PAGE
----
In 2015 Penelope published (with John Greening) their exploration in poetry  of many aspects of Heathrow airport and Hounslow Heath upon which the airport now stands:  Heath (Nine Arches). She also published a pamphlet titled Four Portions of Everything on the Menu for M’sieur Monet! (Indigo Dreams Publications). Penelope has given many readings of her work, and has been a tutor for many organisations.  She is currently a mentor for The Poetry School.

This poem comes from Penny’s forthcoming collection Will You Walk A Little Faster? which will be published by Bloodaxe in May 2017.  It was originally published in The Manhattan Review.

I love the idea of this poem – to be able to talk to your Life, to make your Life a person, rather than a collection of events.  I love that the poem seems to start mid-conversation with Life.  There’s something unbearably sad about this poem – of course, Life is addressed and personified as a seperate thing, but the whole time, we know that Life is also the speaker.

The language that is used seems deceptively simple, but the poem is full of surprising turns of phrase: ‘I’m sad of myself’ and ‘days live me in vain’ and then at the end ‘the walls are spells’ and ‘the roof’s a star’.  Maybe just because I’ve been reading a lot of Emily Dickinson but the capitalization of Life and the short lines made me think of her.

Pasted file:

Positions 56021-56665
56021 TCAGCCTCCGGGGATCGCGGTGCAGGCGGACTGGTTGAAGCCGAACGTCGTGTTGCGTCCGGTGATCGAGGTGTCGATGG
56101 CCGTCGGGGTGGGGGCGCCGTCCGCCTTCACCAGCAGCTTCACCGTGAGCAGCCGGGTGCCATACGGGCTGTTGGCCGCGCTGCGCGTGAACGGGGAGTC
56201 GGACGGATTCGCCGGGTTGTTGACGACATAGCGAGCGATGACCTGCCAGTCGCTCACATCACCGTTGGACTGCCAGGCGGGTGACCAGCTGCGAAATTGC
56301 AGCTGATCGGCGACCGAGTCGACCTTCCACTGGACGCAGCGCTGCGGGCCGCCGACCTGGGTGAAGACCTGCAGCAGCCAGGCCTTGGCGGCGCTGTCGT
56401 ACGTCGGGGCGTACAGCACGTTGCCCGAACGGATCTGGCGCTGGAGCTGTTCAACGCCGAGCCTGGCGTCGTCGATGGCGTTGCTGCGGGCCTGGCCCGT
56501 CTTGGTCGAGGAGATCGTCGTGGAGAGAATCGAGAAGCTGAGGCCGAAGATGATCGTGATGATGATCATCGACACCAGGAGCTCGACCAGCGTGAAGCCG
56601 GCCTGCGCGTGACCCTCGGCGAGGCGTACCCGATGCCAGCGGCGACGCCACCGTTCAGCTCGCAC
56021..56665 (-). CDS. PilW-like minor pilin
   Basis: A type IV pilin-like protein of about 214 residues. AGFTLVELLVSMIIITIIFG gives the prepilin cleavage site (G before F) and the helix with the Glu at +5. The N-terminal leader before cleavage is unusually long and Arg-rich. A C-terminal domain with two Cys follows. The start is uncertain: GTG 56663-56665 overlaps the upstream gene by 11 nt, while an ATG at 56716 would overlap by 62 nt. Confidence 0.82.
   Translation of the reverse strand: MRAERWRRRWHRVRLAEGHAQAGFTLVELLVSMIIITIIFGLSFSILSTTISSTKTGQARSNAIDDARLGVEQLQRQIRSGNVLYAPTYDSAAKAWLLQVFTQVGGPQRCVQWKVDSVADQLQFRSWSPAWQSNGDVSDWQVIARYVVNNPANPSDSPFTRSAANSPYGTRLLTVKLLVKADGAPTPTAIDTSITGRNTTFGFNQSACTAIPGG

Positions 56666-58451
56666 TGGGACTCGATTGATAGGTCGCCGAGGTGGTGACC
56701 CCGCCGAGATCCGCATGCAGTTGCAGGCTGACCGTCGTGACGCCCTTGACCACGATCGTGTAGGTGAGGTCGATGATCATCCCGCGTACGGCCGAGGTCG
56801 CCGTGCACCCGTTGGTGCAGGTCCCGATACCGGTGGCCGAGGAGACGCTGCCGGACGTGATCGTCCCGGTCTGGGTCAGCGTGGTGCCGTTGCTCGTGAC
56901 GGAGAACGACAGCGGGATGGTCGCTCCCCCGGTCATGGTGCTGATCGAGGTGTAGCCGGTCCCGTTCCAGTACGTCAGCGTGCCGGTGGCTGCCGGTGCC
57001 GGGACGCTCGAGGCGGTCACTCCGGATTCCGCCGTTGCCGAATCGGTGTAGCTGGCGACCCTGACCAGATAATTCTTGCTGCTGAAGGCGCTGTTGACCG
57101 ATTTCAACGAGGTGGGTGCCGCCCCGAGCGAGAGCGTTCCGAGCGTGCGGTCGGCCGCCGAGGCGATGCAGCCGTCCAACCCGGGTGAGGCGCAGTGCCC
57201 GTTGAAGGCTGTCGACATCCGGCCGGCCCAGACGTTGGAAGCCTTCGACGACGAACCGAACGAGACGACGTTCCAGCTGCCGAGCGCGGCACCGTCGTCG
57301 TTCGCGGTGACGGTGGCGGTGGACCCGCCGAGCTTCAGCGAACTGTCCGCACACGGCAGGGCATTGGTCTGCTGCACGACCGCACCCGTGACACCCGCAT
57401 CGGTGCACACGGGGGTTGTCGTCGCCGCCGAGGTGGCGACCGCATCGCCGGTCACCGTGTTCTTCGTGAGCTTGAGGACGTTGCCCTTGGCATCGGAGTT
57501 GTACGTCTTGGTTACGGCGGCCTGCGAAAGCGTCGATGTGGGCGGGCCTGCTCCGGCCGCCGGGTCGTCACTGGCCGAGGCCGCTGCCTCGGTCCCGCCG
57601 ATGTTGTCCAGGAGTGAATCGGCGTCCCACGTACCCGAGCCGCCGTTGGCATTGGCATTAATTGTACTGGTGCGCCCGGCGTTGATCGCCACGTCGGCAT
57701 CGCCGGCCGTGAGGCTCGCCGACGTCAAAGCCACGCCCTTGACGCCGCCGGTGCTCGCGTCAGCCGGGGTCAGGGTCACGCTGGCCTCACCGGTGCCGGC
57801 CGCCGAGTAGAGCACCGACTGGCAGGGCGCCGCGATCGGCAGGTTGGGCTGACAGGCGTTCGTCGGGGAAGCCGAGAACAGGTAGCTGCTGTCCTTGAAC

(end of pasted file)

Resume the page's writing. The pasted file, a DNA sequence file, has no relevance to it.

The sounds throughout the poem – all those repeated ‘L’s’ string the whole poem together.  I also love the intermittent address to Life, that comes back throughout the poem, as if the speaker is turning to Life and making sure they are still listening.

The line breaks are very effective as well, particularly at the end with the line ‘I know you so well’ which then carries onto the next line to say ‘My Life, not at all’.  I was left trying to puzzle out whether Life is known or not, and maybe that’s part of the point. Until I read the poem more carefully, I thought the ending was a repeat of the beginning and then I thought it was a straightforward reversal of the beginning, which says to Life: ‘you know me too well’.  This statement is supported throughout the poem.  What is questioned is whether the Speaker knows Life as well as the Speaker thinks they do, and just writing that I realise that of course they don’t.  We can’t know our own Lives without distance, and time to reflect, and we can never do that while we are still living them.

I hope you enjoy the poem – and please keep a look out for Penny’s collection, coming out next year.  If you’d like to find out more about Penelope Shuttle, you can go to her website here.